By Bob Adams
I don’t think there are many of us who are not interested in our origins. Just look at the popularity of Who Do You Think You Are? on the BBC.
I’m no different. I knew that my mother had been born in India in 1931 and I had heard many stories from her early years. Her family finally returned to England in 1938, just before the Second World War.
However, until I started to research her background, none of us in in our immediate family were aware of just how long my mother’s side of the family had been in India. It turned out that her great-great-great-grandfather, Solomon Earle, had written a brief account of his time there from 1768 to 1785.
And what’s more, one of his son’s daughters, Harriet Tytler, had written a series of diaries, extracts of which had been published in 1986. Harriet was present at the siege of Delhi in 1857 and had given birth to a baby at the time. In the back of a cart!
The Jama Masjid mosque in Delhi
Solomon Earle had been a Captain in the East India Company (EIC) Army. Part of his account described a march by the army right across India from Awadh, in North India, to Surat, on the coast just north of Bombay (Mumbai).
In Solomon’s day the British presence in India was in three isolated settlements; Bombay, Madras and Calcutta (Kolkata). There was no master plan to colonise India. The EIC ran a number of trading posts, or “factories”, and because of the increasing unrest in India at the time with the collapse of the Mughal Empire there was thought to be a need to protect these settlements. At the same time there was the constant threat of war with France. Hence the establishment of an armed protection force, the EIC Army.
Early in 2016, I set off to India to follow the route of my ancestor’s expedition, travelling by train.
I was travelling with a friend, Steve Reilly. We took a flight to Delhi, then a further flight to Kolkata, the real starting point of our journey.
Kolkata is fascinating. Half the population seem to live on the streets and all life is there. We saw people fast asleep, covered from head to toe, men being shaved, old men chatting, children being sent out to beg, makeshift chai stalls and extreme washing from a geyser or even a hand pump.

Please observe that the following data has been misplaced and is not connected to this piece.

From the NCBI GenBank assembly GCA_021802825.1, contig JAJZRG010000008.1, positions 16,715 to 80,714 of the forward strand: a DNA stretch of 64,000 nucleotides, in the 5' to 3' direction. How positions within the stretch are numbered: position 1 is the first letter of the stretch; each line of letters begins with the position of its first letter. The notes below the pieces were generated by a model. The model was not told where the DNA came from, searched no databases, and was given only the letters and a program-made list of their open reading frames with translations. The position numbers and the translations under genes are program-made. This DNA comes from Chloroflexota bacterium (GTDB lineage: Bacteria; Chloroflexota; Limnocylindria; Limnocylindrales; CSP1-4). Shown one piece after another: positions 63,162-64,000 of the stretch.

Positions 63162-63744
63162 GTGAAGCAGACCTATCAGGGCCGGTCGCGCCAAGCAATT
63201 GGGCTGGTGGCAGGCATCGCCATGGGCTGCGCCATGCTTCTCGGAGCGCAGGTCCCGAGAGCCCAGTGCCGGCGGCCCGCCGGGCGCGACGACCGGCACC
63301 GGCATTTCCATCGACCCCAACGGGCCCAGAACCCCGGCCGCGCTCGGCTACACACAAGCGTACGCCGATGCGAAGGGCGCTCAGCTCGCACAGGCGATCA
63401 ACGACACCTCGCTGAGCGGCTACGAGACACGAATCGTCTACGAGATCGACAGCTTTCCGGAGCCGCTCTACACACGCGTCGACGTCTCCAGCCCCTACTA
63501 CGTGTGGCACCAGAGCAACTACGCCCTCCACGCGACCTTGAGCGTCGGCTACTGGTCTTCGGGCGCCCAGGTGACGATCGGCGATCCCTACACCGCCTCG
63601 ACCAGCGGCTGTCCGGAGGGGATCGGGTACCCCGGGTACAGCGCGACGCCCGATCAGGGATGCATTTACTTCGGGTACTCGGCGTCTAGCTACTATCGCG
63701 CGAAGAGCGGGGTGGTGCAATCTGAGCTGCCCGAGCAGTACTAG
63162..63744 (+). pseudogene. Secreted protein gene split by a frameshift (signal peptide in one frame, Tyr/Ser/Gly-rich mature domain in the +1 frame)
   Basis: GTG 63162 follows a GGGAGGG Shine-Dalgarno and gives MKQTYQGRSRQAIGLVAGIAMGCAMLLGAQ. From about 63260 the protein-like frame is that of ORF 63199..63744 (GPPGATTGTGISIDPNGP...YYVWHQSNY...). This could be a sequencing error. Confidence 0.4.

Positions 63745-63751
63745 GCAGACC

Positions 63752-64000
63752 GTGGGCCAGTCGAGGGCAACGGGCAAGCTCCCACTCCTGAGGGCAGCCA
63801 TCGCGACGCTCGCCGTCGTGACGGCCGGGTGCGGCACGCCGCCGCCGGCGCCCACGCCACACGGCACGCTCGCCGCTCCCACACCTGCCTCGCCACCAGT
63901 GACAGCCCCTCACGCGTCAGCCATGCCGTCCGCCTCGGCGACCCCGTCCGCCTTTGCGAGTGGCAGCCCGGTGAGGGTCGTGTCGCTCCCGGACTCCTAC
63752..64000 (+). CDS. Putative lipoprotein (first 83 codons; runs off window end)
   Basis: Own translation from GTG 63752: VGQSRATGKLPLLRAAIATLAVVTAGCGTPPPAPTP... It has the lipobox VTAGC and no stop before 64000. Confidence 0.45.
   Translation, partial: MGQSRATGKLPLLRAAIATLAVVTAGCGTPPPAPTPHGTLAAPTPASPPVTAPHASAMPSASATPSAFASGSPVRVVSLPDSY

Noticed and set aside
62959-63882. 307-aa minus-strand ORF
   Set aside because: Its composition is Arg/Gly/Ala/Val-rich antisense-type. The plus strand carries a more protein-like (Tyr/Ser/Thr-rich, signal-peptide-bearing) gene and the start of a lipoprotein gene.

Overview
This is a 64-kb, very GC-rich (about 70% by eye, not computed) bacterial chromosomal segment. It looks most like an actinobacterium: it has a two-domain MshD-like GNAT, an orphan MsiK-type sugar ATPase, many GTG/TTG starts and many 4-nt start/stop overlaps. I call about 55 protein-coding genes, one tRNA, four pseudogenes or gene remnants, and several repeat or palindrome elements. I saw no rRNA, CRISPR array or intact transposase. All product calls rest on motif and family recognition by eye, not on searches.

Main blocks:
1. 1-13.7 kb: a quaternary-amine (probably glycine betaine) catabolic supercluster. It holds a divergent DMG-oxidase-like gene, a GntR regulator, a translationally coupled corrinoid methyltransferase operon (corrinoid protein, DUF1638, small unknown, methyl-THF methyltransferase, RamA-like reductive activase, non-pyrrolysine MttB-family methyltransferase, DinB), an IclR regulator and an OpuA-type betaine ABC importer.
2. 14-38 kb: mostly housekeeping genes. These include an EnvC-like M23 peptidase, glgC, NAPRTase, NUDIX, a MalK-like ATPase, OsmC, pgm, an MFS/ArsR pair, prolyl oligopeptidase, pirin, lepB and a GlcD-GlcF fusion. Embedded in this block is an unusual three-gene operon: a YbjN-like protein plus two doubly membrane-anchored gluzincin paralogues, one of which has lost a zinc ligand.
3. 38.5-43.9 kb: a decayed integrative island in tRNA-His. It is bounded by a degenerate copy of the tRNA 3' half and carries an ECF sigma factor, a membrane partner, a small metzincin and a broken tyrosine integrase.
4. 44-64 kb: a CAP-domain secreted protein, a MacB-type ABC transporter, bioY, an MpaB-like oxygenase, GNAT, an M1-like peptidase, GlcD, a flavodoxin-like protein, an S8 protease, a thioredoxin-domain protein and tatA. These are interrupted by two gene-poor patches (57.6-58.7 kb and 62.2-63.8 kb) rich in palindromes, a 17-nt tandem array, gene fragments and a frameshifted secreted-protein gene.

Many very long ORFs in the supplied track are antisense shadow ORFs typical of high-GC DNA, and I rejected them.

Memories of Empire: The Victoria Memorial in Kolkata
From Kolkata, we visited the nature reserve in the Ganges Delta, the Sundarbans (the name means beautiful forest). The reserve comprises the largest area of tidal mangrove forest in the world and is formed by the deltas of four large rivers including the Ganges and the Brahmaputra. Although we were in the boat for a whole day cruising by the mangroves, we only saw a small part of it.
Next stop on our itinerary was Lucknow, capital of Awadh. We took an overnight train from Kolkata. It left on the dot, at 12.20pm. Steve was snap-happy, taking shots of people outside. They dried their clothes on the line. There were even goats grazing between the tracks – we wondered how they avoided the trains. We travelled on into the plains of Bengal, paddy fields, mostly drained and dry, and crops, very flat.
Our food arrived in plastic bags inside a foil container. We also got a bendy paper plate. It was very difficult to eat the watery vegetable curries in our laps. We thought we did very well – until Steve got up and noticed he was sitting in pool of curry, staining his new trousers.
We arrived in Lucknow at 6am, tired after our first night on a train. The station was very busy, crowds sleeping on the floor and general bustle. Outside there was the usual crowd of rickshaw drivers wanting our business.
At midday we left on a tour of Lucknow. Taking an auto-rickshaw we soon arrived at “The Residency”.